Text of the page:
Now four days into the new fall season, gone are most of those crops, sweetened by warm sunshine, that send fruit lovers to area markets for something naturally sweet and healthy.
There's still time--but just a little--to procure a flavorful locally grown summer melon before tired vines are tilled under and farmers turn their attention to fall and winter crops.
Through the first week in October, Underwood Ranch in Somis will be picking two varieties of melon known as the French Morning and the French Afternoon.
"Our harvest season for these two started the first week of June, and they're every bit as sweet right now," said James Barker, manager of the ranch's roadside produce stand.
The juicy, tender meat of these two melons comes from combining European and tropical varieties--and can only be found in Ventura County at Underwood's.
"Because of a soft, delicate outer flesh they need careful handling, so they are not commonly found in the grocery store," Barker said. "Big growers just won't plant them; they need a hard-fleshed melon that can take more abuse and doesn't bruise so easily."
Similar to a honeydew melon in size and texture, the French Morning and Afternoon are distinguished by their colorful outer stripes.
"The Morning is green and yellow with pale green meat, while the Afternoon is a light green with dark green stripes. It turns orange on the inside when it ripens," Barker said.
Consumers can expect South American fruits such as grapes, peaches and nectarines to hit market shelves by the end of October, Barker said, taking the place of local fruit now mostly gone at area markets.
"A lot of it will come from Chile and in no way can it be compared to California fruit," he said. "When it first arrives, it can be a shock to the taste buds--it's very tart and pretty tasteless." He added that the quality improves as the season progresses.
"People look forward to summer sweetness," Barker said. "We're lucky living here because fruits can be left alone to ripen, whereas other places must pick early because of shipping."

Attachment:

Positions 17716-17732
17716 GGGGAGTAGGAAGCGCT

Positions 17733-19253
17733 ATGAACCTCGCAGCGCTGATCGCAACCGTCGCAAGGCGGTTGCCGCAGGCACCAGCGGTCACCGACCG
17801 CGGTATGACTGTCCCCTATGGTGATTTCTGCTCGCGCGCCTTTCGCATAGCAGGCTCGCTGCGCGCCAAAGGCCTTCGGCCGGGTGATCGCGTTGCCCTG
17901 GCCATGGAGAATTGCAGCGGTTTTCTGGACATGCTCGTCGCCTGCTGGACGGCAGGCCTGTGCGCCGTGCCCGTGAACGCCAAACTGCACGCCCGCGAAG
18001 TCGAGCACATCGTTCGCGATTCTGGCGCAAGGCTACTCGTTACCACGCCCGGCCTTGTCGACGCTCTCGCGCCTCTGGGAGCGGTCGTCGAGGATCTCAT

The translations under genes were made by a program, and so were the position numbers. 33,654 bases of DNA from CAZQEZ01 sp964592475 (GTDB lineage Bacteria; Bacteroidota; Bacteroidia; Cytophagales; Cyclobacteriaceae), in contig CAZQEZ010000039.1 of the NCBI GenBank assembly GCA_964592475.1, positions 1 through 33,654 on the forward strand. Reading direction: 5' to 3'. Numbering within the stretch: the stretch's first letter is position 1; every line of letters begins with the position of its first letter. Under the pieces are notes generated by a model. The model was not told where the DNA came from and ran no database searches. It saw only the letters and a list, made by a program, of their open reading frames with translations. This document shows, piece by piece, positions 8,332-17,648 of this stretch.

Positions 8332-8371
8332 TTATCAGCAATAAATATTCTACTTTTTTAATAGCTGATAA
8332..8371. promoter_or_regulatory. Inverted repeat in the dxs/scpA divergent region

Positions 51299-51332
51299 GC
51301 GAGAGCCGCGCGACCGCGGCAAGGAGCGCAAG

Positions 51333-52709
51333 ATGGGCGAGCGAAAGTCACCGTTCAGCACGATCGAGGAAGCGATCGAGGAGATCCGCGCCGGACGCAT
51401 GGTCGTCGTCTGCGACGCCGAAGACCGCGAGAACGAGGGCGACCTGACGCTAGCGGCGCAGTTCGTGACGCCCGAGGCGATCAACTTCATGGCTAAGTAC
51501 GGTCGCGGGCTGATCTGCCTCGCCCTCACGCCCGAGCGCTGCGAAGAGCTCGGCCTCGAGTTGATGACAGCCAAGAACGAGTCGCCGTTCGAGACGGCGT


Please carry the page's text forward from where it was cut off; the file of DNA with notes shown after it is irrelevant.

Underwood's is also offering seedless watermelons for a couple more weeks.
"This is a smaller variety, about the size of a bowling ball, which is beautifully sweet and juicy," Barker said. "This variety gives customers more of a choice--some don't want to buy a big thing to fill up the fridge--and it's handy, not heavy to lift."
To replace summer sweetness, we can look forward in the coming months to such locally grown fruits as apples, navel oranges and kiwi, Barker said.
The Underwood Ranch roadside produce stand is at 5696 Los Angeles Ave., Somis. Call 987-7100.
If a fresh fish dinner is on an upcoming menu, you may want to check out the catch at Cal Pacifica in Ventura.
Co-owner Ralph Shankle says Sheephead fish are running in abundance and being caught near the Channel Islands.
"Sheephead have large heads with buckteeth, and they feed on shellfish and sea urchins," he said.
Bright red with black stripes, the fillets of Sheephead have a texture similar to sea bass.
"One way to prepare them is barbecuing. Use a garlic butter and lemon basting and cook each side two to three minutes," Shankle said.
He offered this tip during preparation:
"When cooking the second side, you should flip the fillet on to aluminum because the fish tends to get a little flaky."
Also fresh this week are red snapper and thresher shark.
Cal Pacifica is at 36 Franklin Lane, Ventura. Call 643-8074.
* Ventura Mushrooms--Offers mushrooms year round the same day of harvest. They are selling this week for about $2 a pound. 4440 Olivas Park Road, Ventura. Call 642-3253, Ext. 24.
* Ventura Farmers Market--Wide variety of locally grown vegetables and fruits as well as produce brought in from surrounding counties. Wednesdays at Main Street and Mills Road 10 a.m. to 1 p.m., Saturdays at Santa Clara and Figueroa streets 8:30 a.m. to noon, in Ventura. Call 529-6266.